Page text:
Have Long COVID and Can't Work? Here's What to Do

A pile pf paperwork topped with a paper that reads "social security disability claim"


Key Takeaways

  • Long COVID symptoms can impact daily life and leave some patients unable to work.
  • Some individuals with long COVID may be eligible for Social Security benefits if they meet specific criteria.
  • If you have a short-term or long-term disability plan, you may also receive supplemental income per your policy.

For millions of people, a bout of COVID-19 was the start of debilitating chronic symptoms that have completely upended their lives. According to recent survey data cited by the Kaiser Family Foundation (KFF), approximately up to may one-third of COVID cases have turned into post-COVID conditions or “long COVID.”

Up to 33 million working-age adults in the United States may have long COVID. About half of the respondents who had been employed before they got COVID are now either unable to go back to work or have to work fewer hours because of lasting symptoms.

If long COVID is preventing you from working or securing the income you once had, it’s important to know resources for financial support are available.

What Is Long COVID?

According to the Centers for Disease Control and Prevention), symptoms that last longer than four weeks after a person has COVID qualify as post-COVID conditions or “long COVID.”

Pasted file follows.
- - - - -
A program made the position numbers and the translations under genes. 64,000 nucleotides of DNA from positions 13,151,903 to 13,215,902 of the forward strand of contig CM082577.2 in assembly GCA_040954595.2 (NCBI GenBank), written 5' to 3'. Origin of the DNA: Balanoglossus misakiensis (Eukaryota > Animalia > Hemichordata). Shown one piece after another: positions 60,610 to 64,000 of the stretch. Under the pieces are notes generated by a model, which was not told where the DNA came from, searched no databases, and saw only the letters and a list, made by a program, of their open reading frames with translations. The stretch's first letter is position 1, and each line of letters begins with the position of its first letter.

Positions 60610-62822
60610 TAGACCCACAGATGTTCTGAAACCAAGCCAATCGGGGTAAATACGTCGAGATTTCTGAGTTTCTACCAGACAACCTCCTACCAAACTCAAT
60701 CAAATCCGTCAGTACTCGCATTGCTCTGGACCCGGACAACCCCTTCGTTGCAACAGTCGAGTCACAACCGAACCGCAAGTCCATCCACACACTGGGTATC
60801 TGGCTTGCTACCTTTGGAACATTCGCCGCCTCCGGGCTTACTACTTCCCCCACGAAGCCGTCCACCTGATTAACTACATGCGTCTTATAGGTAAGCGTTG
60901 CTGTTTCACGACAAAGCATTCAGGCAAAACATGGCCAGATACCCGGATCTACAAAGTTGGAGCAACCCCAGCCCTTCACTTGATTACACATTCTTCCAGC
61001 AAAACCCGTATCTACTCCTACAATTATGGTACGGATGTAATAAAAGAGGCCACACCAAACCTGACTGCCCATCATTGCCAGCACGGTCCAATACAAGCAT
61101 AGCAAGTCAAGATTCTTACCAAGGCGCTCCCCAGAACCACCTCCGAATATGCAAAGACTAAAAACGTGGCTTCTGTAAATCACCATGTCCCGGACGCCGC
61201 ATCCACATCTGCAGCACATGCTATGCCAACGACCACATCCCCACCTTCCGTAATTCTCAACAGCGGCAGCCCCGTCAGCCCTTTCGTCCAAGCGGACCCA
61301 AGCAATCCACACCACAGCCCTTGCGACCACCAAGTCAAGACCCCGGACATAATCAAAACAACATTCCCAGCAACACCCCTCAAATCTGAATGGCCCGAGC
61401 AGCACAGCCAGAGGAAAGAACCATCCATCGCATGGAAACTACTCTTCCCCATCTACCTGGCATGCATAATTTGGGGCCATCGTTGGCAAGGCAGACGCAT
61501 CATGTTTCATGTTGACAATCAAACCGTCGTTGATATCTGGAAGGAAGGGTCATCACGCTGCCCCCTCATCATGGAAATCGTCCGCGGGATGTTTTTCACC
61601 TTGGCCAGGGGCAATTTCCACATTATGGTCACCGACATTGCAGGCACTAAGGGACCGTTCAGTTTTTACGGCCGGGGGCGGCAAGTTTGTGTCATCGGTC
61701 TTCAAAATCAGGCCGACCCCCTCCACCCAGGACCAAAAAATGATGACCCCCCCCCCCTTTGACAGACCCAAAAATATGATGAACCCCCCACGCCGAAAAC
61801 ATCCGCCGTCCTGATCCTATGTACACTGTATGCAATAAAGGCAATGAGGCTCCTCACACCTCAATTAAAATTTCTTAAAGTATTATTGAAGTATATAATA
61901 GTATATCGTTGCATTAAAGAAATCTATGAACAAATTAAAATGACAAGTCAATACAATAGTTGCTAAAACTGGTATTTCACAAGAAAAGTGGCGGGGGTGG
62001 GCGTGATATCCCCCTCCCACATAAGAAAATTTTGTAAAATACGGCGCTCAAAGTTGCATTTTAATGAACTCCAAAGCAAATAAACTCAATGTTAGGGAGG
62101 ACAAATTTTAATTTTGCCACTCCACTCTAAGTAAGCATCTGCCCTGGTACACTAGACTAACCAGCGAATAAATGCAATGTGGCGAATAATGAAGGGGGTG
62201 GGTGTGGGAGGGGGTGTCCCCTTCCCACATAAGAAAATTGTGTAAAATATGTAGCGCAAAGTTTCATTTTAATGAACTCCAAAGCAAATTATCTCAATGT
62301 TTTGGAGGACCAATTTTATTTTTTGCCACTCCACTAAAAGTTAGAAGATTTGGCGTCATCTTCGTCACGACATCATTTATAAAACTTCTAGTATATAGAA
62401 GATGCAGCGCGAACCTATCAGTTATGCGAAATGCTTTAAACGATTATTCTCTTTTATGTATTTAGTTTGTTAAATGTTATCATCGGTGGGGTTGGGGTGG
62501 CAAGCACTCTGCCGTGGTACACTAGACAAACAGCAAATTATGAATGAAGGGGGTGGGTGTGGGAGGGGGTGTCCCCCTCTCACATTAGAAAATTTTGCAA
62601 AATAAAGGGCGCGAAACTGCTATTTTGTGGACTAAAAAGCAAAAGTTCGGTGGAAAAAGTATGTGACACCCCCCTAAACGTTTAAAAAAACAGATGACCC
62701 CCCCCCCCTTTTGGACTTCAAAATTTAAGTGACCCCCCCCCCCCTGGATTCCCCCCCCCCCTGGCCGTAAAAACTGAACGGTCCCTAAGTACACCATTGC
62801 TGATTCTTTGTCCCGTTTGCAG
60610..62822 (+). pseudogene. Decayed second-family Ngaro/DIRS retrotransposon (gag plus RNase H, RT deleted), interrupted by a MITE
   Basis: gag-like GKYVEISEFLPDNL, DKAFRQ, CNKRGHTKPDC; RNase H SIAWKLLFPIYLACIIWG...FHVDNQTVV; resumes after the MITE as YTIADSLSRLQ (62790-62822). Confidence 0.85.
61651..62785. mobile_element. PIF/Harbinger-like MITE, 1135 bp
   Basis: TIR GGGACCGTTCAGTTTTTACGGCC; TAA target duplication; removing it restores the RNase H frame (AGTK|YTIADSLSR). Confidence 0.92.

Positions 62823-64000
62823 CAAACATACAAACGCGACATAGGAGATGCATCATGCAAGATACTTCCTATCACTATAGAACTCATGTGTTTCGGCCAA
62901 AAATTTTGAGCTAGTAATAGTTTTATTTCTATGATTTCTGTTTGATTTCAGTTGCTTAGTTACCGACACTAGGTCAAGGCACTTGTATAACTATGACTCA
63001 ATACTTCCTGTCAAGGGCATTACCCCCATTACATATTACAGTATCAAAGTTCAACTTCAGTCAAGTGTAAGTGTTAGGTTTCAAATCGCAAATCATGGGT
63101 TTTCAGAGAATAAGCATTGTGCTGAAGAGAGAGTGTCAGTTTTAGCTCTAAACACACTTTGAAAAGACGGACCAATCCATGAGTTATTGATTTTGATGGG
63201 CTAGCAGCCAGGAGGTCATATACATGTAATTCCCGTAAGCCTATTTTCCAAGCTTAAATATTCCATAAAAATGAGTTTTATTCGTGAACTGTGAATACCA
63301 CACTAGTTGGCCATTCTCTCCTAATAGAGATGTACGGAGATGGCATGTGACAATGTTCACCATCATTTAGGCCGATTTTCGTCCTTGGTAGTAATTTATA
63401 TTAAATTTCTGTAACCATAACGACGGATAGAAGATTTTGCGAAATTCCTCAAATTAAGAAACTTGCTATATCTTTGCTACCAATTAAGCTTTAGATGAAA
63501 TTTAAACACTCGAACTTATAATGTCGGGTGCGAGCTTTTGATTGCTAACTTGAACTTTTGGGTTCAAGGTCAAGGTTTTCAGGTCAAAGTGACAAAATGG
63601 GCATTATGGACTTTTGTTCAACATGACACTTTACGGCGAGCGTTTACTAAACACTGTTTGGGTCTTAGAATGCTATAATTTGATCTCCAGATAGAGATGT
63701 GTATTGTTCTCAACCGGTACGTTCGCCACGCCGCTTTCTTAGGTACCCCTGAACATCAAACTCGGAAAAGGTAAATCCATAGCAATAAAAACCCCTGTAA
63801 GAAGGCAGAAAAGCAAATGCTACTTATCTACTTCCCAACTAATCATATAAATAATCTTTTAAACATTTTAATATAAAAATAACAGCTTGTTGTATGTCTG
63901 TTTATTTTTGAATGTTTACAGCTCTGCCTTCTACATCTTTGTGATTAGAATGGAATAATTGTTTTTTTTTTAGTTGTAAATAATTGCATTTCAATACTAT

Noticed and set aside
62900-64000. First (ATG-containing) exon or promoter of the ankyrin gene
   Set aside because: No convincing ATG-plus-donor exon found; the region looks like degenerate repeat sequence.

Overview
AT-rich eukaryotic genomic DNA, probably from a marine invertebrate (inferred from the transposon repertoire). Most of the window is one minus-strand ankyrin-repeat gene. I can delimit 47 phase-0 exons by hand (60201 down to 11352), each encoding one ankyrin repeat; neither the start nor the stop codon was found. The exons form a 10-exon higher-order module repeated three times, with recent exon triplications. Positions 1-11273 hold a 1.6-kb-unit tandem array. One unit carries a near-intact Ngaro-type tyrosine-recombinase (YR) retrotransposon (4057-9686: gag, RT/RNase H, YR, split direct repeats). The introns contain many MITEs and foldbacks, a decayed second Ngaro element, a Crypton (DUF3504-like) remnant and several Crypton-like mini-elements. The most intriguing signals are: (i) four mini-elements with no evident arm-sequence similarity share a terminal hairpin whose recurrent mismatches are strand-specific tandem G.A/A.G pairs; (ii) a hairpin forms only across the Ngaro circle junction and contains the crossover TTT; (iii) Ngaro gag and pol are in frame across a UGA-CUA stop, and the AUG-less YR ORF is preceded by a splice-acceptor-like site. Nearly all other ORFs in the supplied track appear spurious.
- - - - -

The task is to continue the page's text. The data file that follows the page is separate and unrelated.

Long COVID can last weeks to months after a person has a COVID infection. The original symptoms a person had may linger, or symptoms might come back or come on after a person gets over the infection.

Long COVID is still a mystery, but experts think it could be because the immune system continues to respond as though a COVID infection is still active, but the virus has cleared the body.

In some cases, COVID virus particles may reactivate, causing symptoms to reappear.

Any case of COVID can turn into long COVID, but it is more likely to happen in people who had severe COVID. People who are fully vaccinated against COVID are less likely to get long COVID and tend to have a less severe case of it if they do.

Why Does Long COVID Make It So Hard to Work?

Ziyad Al-Aly, MD, FASN, a clinical epidemiologist at Washington University School of Medicine in Saint Louis, MO, told Verywell that long COVID can affect nearly every organ system.

“When patients develop organ dysfunction, they can have disabling consequences,” he said.

The list of symptoms of long COVID is lengthy and still growing, but some common symptoms that can affect a person’s ability to work include:

  • Severe fatigue
  • Cough or shortness of breath
  • Trouble concentrating or thinking (“brain fog”)
  • Joint or muscle pain
  • Headache
  • Dizziness on standing
  • A rapid heartbeat with a fluttering feeling in the chest (palpitations)
  • Depression or anxiety